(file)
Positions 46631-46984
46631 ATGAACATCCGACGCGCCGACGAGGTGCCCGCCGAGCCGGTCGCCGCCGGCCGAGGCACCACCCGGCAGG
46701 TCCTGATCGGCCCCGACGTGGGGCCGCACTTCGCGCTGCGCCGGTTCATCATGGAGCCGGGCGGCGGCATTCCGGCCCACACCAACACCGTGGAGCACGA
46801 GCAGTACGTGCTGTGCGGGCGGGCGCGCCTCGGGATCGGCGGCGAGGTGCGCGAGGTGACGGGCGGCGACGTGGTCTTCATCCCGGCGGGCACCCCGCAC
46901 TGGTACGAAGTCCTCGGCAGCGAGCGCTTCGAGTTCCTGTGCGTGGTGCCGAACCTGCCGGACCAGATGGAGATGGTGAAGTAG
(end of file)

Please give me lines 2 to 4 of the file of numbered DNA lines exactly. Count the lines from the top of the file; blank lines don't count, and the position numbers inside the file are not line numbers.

46631 ATGAACATCCGACGCGCCGACGAGGTGCCCGCCGAGCCGGTCGCCGCCGGCCGAGGCACCACCCGGCAGG
46701 TCCTGATCGGCCCCGACGTGGGGCCGCACTTCGCGCTGCGCCGGTTCATCATGGAGCCGGGCGGCGGCATTCCGGCCCACACCAACACCGTGGAGCACGA
46801 GCAGTACGTGCTGTGCGGGCGGGCGCGCCTCGGGATCGGCGGCGAGGTGCGCGAGGTGACGGGCGGCGACGTGGTCTTCATCCCGGCGGGCACCCCGCAC